The holy martyr Luka of Jerusalem lived in the 13th century. He was born to an honorable, pious Georgian family by the name of Mukhaisdze. After the repose of Luka’s father, his mother left her children and went to labor at a monastery in Jerusalem.
When Luka reached the age of twenty, he traveled to Jerusalem to visit his mother and venerate the holy places. After spending some time there he decided to remain and be tonsured a monk. He was later ordained a deacon and became fluent in Arabic. Soon the brothers of the monastery recognized his wisdom and asked him to guide them as abbot. For three years Luka directed the monastery in an exemplary manner.
But the devil was envious of the holy father and provoked a certain Shekh-Khidar, an influential Persian at the court of Sultan Penducht, (Probably Sultan Zakhir-Rukedin-Baibars-Bundukdar of Egypt (1260-1277)) to take up arms against Saint Luka. Sultan Penducht then transferred possession of theHoly CrossMonastery to Shekh-Khidar, who “treated the Georgian monks in a beastly manner and finally ousted them from the monastery altogether.” Fulfilling his God-given duty, the blessed Luka insisted on personally confronting Shekh-Khidar in defense of his brotherhood.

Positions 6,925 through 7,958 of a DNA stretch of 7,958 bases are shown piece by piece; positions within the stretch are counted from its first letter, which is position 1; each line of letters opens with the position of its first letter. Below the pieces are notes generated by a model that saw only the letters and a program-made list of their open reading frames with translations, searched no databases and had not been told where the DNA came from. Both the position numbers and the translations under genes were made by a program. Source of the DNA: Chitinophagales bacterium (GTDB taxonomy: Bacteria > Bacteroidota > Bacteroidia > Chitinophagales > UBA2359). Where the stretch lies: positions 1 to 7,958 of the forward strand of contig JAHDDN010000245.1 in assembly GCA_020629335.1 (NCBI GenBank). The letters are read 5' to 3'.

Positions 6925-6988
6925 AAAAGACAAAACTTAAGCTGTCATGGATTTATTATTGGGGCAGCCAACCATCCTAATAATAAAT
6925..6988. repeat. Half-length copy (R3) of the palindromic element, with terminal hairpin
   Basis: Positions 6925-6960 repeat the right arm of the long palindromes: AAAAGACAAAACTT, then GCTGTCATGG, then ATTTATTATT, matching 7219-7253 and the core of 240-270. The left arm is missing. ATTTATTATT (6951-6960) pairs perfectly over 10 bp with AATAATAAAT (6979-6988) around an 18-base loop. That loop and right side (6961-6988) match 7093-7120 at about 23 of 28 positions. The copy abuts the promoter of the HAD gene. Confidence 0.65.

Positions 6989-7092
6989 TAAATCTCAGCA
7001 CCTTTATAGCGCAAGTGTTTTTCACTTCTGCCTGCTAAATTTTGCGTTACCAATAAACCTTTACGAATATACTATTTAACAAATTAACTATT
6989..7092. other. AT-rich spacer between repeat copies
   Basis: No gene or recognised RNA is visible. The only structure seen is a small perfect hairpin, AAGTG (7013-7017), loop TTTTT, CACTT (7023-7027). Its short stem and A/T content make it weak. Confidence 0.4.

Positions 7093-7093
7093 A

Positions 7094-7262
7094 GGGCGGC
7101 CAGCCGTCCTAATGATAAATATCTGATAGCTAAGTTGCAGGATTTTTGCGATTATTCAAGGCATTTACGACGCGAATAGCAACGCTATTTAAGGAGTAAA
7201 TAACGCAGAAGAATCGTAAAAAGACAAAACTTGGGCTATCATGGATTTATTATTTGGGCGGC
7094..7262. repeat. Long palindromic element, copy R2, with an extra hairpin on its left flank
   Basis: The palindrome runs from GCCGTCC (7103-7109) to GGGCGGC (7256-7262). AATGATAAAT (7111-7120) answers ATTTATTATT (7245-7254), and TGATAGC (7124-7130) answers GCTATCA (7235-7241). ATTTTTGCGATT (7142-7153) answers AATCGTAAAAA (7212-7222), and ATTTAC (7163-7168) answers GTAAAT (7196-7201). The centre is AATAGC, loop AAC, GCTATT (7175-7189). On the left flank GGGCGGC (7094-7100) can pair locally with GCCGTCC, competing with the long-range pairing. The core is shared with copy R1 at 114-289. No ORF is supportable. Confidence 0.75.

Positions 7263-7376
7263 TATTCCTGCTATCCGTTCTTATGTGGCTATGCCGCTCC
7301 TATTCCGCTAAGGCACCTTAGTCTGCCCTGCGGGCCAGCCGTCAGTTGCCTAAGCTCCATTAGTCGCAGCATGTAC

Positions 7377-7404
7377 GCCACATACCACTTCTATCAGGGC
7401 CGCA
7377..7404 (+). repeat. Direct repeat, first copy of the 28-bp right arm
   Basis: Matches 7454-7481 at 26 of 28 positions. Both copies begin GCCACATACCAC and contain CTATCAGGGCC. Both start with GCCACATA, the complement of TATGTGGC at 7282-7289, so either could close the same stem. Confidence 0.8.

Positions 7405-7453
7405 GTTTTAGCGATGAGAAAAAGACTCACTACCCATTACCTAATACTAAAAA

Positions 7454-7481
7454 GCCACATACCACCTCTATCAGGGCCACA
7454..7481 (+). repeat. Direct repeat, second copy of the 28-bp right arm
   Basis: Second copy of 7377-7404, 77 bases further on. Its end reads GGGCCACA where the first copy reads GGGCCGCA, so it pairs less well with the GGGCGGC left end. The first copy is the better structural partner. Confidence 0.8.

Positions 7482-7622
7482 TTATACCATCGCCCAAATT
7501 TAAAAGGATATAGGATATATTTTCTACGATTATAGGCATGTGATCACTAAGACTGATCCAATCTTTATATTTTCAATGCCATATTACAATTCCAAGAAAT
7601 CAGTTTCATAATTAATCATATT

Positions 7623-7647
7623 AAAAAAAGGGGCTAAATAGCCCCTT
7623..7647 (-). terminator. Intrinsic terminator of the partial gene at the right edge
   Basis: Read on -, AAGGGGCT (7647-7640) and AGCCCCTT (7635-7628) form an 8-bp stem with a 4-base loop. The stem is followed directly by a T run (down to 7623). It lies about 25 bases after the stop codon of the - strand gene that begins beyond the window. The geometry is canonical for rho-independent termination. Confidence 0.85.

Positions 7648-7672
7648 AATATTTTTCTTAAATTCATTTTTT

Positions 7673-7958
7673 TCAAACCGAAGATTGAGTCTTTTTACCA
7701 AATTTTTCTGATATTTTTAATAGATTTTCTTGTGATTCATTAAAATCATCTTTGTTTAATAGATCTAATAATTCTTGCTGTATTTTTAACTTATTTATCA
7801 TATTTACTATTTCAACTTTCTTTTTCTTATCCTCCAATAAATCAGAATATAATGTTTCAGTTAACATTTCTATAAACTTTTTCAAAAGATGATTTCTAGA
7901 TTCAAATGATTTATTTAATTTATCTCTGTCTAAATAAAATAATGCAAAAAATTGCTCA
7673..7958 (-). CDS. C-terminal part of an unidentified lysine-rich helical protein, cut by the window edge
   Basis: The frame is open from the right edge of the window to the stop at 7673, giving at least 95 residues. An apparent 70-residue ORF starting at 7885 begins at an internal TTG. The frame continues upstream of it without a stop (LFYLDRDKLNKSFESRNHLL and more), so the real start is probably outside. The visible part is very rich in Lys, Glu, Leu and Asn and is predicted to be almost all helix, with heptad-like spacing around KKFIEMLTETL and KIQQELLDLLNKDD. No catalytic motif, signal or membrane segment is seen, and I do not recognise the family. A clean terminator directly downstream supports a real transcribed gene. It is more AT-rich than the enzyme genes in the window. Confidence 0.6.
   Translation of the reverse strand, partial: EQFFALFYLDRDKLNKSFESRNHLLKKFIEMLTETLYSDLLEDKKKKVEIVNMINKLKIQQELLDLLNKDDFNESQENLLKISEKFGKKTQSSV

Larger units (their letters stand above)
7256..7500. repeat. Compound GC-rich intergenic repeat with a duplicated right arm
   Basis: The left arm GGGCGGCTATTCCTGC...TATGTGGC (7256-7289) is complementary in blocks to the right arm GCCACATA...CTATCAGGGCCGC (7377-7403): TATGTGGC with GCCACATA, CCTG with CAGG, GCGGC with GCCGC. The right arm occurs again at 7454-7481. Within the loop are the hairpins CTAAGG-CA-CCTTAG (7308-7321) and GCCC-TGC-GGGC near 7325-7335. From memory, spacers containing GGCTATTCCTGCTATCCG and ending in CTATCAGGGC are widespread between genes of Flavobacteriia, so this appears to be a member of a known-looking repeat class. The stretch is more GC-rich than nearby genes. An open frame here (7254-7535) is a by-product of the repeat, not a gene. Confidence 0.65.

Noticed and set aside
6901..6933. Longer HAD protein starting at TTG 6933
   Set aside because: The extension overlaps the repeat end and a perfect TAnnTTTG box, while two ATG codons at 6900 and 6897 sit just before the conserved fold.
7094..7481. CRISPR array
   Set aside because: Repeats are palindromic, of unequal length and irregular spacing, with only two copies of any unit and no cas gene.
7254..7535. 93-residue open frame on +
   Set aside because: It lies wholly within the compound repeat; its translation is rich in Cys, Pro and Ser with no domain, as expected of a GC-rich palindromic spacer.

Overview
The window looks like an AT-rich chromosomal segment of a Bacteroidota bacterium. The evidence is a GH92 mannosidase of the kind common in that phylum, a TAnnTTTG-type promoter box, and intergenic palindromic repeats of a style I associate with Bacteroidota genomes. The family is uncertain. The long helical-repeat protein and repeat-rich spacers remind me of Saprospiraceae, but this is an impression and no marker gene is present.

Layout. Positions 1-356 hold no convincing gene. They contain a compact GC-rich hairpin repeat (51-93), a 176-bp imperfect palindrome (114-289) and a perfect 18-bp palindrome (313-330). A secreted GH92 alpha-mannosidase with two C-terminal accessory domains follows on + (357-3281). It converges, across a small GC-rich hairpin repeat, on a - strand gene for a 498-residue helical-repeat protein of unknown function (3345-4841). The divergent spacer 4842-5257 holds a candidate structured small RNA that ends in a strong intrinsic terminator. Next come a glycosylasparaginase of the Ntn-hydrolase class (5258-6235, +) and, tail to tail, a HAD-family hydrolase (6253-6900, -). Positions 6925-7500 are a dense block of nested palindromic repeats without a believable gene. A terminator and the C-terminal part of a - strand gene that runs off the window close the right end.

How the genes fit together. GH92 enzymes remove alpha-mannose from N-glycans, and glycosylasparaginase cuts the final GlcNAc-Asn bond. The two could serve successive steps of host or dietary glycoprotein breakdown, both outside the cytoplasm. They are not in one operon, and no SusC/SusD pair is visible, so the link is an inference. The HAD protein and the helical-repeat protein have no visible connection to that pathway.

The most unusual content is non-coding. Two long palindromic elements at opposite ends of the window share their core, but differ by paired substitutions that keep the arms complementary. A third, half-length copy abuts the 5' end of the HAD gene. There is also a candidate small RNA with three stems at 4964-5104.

Luka’s Christian brothers and sisters warned him, saying, “Shekh-Khidar is threatening you.... Flee and hide fromhim!” But Luka paid no heed to their admonitions, certain that it was more fitting to die for Christ than to live for the world. As he had insisted, he himself approached
Shekh-Khidar and asked for the release of the imprisoned fathers.
Luka told him that he was prepared to accept any demands. The wicked Persian leader demanded nothing from Luka except that he convert to Islam, promising to make him emir if he consented. When he refused, the furious Shekh-Khidar ordered Saint Luka’s beheading.
After the terrible deed had been performed, Saint Luka’s severed head turned toward the east and gave thanks to God with an expression of pure peace. Soon after, his precious body was set on fire at the command of the bewildered Shekh-Khidar. This occurred in 1277.